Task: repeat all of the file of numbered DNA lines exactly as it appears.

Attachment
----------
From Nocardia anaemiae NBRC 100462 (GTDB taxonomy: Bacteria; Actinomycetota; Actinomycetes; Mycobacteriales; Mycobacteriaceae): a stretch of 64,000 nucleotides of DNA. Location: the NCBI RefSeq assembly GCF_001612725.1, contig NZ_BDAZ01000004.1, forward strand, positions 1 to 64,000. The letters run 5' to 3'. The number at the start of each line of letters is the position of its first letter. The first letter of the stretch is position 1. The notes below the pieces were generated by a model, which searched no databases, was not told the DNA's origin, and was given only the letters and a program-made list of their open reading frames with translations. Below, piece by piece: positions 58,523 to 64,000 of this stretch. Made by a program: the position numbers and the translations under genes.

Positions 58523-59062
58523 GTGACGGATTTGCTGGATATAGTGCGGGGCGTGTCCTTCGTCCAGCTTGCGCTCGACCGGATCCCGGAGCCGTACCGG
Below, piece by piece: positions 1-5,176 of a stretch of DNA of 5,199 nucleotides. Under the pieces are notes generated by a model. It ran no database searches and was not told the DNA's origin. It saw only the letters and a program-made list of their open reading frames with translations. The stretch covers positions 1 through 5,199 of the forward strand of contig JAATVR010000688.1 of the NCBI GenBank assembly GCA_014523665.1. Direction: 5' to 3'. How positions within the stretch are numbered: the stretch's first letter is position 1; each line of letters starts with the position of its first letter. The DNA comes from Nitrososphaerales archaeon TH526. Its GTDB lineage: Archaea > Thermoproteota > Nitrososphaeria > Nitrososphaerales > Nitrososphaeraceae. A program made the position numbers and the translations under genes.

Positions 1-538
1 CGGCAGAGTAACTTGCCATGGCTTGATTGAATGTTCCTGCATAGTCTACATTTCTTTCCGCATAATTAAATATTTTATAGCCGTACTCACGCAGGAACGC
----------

From Nocardia anaemiae NBRC 100462 (GTDB taxonomy: Bacteria; Actinomycetota; Actinomycetes; Mycobacteriales; Mycobacteriaceae): a stretch of 64,000 nucleotides of DNA. Location: the NCBI RefSeq assembly GCF_001612725.1, contig NZ_BDAZ01000004.1, forward strand, positions 1 to 64,000. The letters run 5' to 3'. The number at the start of each line of letters is the position of its first letter. The first letter of the stretch is position 1. The notes below the pieces were generated by a model, which searched no databases, was not told the DNA's origin, and was given only the letters and a program-made list of their open reading frames with translations. Below, piece by piece: positions 58,523 to 64,000 of this stretch. Made by a program: the position numbers and the translations under genes.

Positions 58523-59062
58523 GTGACGGATTTGCTGGATATAGTGCGGGGCGTGTCCTTCGTCCAGCTTGCGCTCGACCGGATCCCGGAGCCGTACCGG
Below, piece by piece: positions 1-5,176 of a stretch of DNA of 5,199 nucleotides. Under the pieces are notes generated by a model. It ran no database searches and was not told the DNA's origin. It saw only the letters and a program-made list of their open reading frames with translations. The stretch covers positions 1 through 5,199 of the forward strand of contig JAATVR010000688.1 of the NCBI GenBank assembly GCA_014523665.1. Direction: 5' to 3'. How positions within the stretch are numbered: the stretch's first letter is position 1; each line of letters starts with the position of its first letter. The DNA comes from Nitrososphaerales archaeon TH526. Its GTDB lineage: Archaea > Thermoproteota > Nitrososphaeria > Nitrososphaerales > Nitrososphaeraceae. A program made the position numbers and the translations under genes.

Positions 1-538
1 CGGCAGAGTAACTTGCCATGGCTTGATTGAATGTTCCTGCATAGTCTACATTTCTTTCCGCATAATTAAATATTTTATAGCCGTACTCACGCAGGAACGC